COLLEGE FOOTBALL: DEC 18 Cricket Celebration Bowl - South Carolina State v Jackson State
Getty Images

Colorado coach Deion Sanders could have his left foot amputated as a result of an ongoing blood flow problem that he has been dealing with over the last several years, according to an episode of the "The Pregame Show," a YouTube channel documenting the Buffaloes football program. Sanders' blood flow problem has been well-documented from his time at Jackson State when he had his left big toe and second toe amputated, forcing him to miss three games in 2021.

Sanders recently had an ultrasound to determine the cause of ongoing pain that occurs when he wears shoes for long periods of time. Several doctors, including University of Colorado vascular surgeons Dr. Donald Jacobs and Dr. Max Wohlauer, told Sanders that if the current pain in a dislocated toe isn't dealt with soon it could lead to a more serious condition that will result in the amputation.

"You just have to understand what the risks are," Jacobs said. "Things can cascade."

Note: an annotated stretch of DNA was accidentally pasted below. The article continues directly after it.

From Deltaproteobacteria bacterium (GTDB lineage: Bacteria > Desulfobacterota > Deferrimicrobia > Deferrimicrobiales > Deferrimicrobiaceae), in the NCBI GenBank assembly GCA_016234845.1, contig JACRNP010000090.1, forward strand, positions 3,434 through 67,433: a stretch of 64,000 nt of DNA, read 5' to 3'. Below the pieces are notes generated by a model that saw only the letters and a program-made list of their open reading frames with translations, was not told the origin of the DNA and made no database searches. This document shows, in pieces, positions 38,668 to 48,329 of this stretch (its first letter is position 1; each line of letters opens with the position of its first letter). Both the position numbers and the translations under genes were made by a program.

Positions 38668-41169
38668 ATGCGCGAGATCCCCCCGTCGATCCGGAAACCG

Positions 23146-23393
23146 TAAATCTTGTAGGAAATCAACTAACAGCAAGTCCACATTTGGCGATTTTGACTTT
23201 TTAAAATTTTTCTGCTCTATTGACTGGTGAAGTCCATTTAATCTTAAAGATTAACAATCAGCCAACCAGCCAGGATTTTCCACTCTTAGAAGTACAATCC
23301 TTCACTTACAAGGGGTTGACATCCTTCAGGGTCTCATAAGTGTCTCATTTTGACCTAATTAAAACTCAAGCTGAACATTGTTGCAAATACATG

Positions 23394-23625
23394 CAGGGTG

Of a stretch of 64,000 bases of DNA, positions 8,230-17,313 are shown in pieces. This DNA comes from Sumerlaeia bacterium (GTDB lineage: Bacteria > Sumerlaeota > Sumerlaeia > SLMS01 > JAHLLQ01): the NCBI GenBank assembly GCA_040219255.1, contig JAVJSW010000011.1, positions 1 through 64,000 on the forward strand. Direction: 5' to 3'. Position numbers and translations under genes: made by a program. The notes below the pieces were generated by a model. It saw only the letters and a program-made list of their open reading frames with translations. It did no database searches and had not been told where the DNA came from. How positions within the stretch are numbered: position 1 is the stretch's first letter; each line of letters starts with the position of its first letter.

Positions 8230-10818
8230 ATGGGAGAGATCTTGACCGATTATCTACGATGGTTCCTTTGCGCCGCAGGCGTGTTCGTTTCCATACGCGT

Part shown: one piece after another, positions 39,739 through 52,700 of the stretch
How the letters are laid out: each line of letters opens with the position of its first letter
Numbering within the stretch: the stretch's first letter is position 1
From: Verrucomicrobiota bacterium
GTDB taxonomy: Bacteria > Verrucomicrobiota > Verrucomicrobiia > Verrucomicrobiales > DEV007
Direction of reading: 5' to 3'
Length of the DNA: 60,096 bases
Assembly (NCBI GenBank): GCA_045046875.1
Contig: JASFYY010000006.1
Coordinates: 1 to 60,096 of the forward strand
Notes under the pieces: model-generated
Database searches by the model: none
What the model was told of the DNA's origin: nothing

Sanders, in response, said he was aware of the risks. "I only have eight toes," he said. "So, I'm pretty sure I understand."

The issue at hand, however, is that blood flow to Sanders' foot has deteriorated quite a bit over the last few years. "Ordinarily, you have three arteries that are putting blood to your foot. After the procedures you had before, it's down to one," said Dr. Ken Hunt, Sanders' orthopedic surgeon. "That one was a little bit tenuous. The risk of doing something here and having a problem similar to what you had before -- or worse -- was too high."

Wohlauuer added that blood flow through the one artery Sanders has remaining is down to 66% after being at 100% following the previous procedure. Sanders asked the surgeons how to get the blood flowing through the arteries again, but it doesn't appear to be something that can be completely fixed.

"You can get 'em open," Jacobs said, "but the chance of keeping them open are not very good."

With fall camp and the 2023 football season -- Sanders' first with the Buffaloes -- quickly approaching, a decision on how to proceed has to be made. 

"I don't have feeling in the bottom of my foot, at all" Sanders said. "I just want to know what we can do because I want to do it this summer. Because, when we get rolling, I'm not going to have time to do it."

It's unclear what Sanders will decide to do moving forward, though he explained that the summer months, which includes speaking engagements and shooting commercials, would be the ideal time to fix the toe. After that, things won't calm down for Sanders until the end of the winter recruiting period.